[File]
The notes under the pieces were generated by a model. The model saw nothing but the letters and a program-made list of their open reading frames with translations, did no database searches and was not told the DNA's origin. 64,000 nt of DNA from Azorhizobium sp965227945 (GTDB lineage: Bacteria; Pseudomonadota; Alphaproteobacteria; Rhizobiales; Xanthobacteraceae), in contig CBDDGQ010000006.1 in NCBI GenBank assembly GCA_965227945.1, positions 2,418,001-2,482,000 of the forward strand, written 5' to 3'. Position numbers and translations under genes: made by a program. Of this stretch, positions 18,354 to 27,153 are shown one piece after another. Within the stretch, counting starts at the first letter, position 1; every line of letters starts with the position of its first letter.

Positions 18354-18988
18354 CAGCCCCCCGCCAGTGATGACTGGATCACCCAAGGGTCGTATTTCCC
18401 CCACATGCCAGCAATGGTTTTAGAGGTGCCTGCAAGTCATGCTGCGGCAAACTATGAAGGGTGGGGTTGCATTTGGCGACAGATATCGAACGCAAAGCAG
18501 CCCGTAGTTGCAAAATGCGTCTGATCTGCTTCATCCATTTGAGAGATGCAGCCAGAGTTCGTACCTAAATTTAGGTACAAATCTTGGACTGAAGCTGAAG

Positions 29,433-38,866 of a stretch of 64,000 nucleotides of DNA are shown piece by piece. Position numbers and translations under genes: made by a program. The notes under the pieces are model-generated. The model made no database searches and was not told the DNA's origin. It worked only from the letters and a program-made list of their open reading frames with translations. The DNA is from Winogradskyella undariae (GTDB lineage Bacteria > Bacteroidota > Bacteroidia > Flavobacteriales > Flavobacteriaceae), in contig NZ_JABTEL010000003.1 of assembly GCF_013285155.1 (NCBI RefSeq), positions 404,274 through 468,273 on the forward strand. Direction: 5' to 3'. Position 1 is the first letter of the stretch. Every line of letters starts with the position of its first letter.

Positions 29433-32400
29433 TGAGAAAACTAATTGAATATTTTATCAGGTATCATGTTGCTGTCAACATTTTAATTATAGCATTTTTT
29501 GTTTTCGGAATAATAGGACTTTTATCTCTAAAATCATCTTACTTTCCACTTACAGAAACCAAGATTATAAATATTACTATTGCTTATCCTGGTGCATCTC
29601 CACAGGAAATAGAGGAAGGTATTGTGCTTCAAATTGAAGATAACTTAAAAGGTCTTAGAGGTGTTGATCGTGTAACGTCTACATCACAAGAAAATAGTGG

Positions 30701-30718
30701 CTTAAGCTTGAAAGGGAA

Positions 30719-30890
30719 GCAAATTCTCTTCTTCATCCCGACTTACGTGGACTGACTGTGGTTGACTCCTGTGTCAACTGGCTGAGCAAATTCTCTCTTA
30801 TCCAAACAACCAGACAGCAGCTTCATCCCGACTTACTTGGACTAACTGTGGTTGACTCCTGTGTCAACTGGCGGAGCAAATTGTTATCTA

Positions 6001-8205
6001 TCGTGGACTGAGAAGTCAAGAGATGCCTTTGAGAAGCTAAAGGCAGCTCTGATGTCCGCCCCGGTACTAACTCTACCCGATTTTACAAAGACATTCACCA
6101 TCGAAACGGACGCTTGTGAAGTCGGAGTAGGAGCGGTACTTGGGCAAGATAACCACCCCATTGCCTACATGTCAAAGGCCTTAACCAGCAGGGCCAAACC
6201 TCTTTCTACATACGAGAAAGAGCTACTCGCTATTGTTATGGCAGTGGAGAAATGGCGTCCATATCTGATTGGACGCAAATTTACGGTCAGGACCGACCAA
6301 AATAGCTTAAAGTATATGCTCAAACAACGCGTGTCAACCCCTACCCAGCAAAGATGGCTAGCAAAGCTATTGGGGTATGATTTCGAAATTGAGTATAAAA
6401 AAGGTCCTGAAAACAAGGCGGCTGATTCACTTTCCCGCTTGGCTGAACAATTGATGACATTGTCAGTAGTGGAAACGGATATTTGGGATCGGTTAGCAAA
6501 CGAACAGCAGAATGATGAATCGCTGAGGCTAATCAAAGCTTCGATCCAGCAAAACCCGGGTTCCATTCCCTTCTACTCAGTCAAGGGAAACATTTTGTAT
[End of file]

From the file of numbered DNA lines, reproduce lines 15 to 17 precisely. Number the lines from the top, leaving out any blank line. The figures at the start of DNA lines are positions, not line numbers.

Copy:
30801 TCCAAACAACCAGACAGCAGCTTCATCCCGACTTACTTGGACTAACTGTGGTTGACTCCTGTGTCAACTGGCGGAGCAAATTGTTATCTA

Positions 6001-8205
6001 TCGTGGACTGAGAAGTCAAGAGATGCCTTTGAGAAGCTAAAGGCAGCTCTGATGTCCGCCCCGGTACTAACTCTACCCGATTTTACAAAGACATTCACCA